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Cercle d’Art des Travailleurs de Plantation Congolaise (Congolese Plantation Workers Art League) at SculptureCenter (2017) (photo by the author for Hyperallergic)” width=”720″ height=”545″ srcset=”https://hyperallergic.com/wp-content/uploads/2018/02/catpc-sculpturecenter-0045-720×545.jpg 720w, https://hyperallergic.com/wp-content/uploads/2018/02/catpc-sculpturecenter-0045-1080×818.jpg 1080w, https://hyperallergic.com/wp-content/uploads/2018/02/catpc-sculpturecenter-0045-360×273.jpg 360w, https://hyperallergic.com/wp-content/uploads/2018/02/catpc-sculpturecenter-0045.jpg 1400w” sizes=”(max-width: 720px) 100vw, 720px”>

Cedrick Tamasala, “How My Grandfather Survived” (2015), chocolate, from the exhibition Cercle d’Art des Travailleurs de Plantation Congolaise (Congolese Plantation Workers Art League) at SculptureCenter (2017) (photo by the author for Hyperallergic)

Movements and campaigns to repatriate the artifacts of countries pillaged by European colonial powers have become increasingly common. However — beyond the oft-cited influence of African sculpture on Parisian Cubists and Surrealists — comparatively little attention has been given to the ways that plundered patrimony has shaped the aesthetics and legacies of modern art. On Monday, February 26, scholar and Brown University professor Ariella Azoulay will discuss modernism’s problematic provenance in “Plunder: The Origins of Modern Art,” a lecture at the Cooper Union co-organized by New York University’s Hagop Kevorkian Center for Near Eastern Studies.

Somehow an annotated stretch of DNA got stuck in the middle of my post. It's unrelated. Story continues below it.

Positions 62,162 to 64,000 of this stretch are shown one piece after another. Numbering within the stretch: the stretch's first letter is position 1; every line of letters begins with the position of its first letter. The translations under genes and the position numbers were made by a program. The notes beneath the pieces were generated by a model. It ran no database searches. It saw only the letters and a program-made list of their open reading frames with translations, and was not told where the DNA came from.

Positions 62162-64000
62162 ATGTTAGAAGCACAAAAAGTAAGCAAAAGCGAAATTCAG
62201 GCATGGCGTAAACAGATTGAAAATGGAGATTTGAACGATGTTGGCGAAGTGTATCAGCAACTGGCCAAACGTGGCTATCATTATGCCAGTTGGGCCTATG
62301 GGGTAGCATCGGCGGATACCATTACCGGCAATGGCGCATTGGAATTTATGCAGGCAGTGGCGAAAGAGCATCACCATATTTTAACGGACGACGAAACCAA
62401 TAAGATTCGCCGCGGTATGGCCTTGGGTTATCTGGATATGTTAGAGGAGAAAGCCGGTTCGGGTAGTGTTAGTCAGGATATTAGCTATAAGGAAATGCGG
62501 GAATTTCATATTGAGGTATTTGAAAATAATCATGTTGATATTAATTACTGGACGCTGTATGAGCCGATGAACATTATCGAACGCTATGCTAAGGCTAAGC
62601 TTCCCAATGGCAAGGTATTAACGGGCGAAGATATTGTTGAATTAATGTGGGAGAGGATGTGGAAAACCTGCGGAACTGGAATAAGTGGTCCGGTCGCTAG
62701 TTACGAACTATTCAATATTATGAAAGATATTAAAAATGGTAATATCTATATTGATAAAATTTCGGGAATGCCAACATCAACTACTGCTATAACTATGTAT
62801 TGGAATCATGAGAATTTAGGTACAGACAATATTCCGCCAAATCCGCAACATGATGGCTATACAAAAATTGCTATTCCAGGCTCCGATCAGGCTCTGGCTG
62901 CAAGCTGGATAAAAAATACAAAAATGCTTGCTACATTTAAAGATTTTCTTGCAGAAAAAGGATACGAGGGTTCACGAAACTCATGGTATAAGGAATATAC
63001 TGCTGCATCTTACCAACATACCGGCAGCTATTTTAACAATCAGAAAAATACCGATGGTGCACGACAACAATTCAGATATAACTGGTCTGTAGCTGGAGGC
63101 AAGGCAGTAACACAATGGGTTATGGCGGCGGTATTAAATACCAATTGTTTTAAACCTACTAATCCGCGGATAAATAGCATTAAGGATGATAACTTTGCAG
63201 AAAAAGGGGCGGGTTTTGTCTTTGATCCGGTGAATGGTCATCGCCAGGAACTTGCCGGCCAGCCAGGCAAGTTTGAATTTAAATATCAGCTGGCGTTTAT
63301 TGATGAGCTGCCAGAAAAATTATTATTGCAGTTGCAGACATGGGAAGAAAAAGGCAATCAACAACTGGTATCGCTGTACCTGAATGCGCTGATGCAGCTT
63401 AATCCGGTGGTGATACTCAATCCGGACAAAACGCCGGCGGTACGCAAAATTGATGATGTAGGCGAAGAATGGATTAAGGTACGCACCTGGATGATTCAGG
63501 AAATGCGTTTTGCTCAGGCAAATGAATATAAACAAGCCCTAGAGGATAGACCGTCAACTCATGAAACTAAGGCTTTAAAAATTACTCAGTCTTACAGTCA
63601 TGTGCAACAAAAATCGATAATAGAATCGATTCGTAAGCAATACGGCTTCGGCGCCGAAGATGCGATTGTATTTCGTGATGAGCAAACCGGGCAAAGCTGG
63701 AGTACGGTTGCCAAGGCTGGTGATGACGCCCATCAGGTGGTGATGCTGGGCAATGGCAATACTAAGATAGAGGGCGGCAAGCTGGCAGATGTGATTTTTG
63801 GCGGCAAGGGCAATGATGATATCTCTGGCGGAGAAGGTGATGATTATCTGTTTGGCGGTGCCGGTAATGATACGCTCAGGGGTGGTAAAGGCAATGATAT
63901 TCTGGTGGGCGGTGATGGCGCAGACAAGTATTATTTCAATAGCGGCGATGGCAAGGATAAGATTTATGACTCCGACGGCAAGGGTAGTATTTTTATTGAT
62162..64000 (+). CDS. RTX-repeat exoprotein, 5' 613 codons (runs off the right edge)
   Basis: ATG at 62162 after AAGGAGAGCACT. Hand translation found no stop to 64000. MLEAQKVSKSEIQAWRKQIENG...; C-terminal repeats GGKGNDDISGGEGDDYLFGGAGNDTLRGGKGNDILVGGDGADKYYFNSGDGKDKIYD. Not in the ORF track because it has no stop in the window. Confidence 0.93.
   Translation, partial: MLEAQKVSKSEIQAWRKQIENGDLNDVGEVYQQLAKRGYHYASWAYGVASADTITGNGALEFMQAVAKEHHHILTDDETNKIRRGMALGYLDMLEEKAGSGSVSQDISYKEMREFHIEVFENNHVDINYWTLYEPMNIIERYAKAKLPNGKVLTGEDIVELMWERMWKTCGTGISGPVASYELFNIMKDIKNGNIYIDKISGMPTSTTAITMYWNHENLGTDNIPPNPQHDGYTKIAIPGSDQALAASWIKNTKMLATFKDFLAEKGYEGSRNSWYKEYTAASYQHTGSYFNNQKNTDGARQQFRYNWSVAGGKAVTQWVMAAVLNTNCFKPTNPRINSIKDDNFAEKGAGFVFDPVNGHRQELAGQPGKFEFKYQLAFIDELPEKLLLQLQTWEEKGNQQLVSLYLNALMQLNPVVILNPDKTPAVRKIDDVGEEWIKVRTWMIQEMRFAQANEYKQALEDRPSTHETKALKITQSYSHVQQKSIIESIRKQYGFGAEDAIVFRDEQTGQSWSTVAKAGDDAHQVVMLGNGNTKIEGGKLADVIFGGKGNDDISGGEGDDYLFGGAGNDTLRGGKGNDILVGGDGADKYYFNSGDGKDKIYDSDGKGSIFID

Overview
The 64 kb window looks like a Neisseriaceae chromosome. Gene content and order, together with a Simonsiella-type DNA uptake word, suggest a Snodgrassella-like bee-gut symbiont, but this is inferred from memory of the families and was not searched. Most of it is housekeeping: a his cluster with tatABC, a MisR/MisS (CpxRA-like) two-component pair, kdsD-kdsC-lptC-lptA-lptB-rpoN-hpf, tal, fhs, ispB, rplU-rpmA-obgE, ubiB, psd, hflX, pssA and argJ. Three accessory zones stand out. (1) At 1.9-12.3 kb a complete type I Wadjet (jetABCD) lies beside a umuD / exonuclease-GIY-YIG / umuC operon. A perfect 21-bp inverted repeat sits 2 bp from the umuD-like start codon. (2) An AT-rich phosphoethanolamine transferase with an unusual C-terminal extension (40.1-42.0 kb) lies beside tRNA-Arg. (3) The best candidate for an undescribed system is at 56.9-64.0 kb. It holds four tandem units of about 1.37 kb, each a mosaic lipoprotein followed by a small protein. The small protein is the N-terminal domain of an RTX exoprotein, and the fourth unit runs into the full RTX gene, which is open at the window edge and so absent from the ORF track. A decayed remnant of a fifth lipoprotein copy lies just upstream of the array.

The talk will build in part on the focus of Azouly’s recent research and forthcoming book: the concept of “potential history,” a kind of empowering way of framing and understanding the past and shaping the future. “Potential history […] is at one and the same time an effort to create new conditions both for the appearance of things and for our appearance as its narrators, as the ones who can — at any given moment — intervene in the order of things that constituent violence has created as their natural order,” she wrote in 2013. “I call this move history that exposes past potential and the potential created by this exposure.” How, then, can we further expose the imperialist legacy of modernism and what are the potentials opened up by that exposure? Find out on Monday.

When: Monday, February 26, 7:30–9 pm
Where: Cooper Union (41 Cooper Square, Greenwich Village, Manhattan)

More info at Cooper Union.

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Benjamin Sutton

Benjamin Sutton is an art critic, journalist, and curator who lives in Park Slope, Brooklyn. His articles on public art, artist documentaries, the tedium of art fairs, James Franco's obsession with Cindy...